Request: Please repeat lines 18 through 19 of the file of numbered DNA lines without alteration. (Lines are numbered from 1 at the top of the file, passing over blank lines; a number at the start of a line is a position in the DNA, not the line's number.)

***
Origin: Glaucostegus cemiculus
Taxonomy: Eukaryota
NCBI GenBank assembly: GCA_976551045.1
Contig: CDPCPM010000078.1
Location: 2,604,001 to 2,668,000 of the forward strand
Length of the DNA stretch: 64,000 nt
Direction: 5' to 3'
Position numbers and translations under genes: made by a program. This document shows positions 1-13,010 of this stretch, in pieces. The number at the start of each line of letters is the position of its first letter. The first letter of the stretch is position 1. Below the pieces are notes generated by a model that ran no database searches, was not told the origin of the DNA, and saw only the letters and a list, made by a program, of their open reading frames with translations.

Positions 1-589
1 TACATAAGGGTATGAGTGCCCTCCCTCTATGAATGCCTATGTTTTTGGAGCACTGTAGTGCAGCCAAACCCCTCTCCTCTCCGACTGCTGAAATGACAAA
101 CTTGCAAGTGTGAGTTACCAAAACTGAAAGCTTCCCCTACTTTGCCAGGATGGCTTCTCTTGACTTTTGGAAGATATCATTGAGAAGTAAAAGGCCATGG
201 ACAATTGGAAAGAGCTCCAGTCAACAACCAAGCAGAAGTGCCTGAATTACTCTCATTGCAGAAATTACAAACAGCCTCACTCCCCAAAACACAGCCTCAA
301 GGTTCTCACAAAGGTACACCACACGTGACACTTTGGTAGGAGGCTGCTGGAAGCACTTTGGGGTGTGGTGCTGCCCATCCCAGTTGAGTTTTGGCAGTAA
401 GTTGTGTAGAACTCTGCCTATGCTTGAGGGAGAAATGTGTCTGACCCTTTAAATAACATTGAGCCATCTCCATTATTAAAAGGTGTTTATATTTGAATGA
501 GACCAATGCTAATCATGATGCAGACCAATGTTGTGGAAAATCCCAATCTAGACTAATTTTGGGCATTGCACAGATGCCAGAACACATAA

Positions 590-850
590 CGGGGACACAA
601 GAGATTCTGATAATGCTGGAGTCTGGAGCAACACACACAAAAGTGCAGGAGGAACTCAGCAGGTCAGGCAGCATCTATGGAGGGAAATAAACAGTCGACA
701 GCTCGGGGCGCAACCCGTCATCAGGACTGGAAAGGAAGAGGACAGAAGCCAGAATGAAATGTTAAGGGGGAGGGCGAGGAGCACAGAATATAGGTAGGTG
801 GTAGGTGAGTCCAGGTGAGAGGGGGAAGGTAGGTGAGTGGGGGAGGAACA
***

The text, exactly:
601 GAGATTCTGATAATGCTGGAGTCTGGAGCAACACACACAAAAGTGCAGGAGGAACTCAGCAGGTCAGGCAGCATCTATGGAGGGAAATAAACAGTCGACA
701 GCTCGGGGCGCAACCCGTCATCAGGACTGGAAAGGAAGAGGACAGAAGCCAGAATGAAATGTTAAGGGGGAGGGCGAGGAGCACAGAATATAGGTAGGTG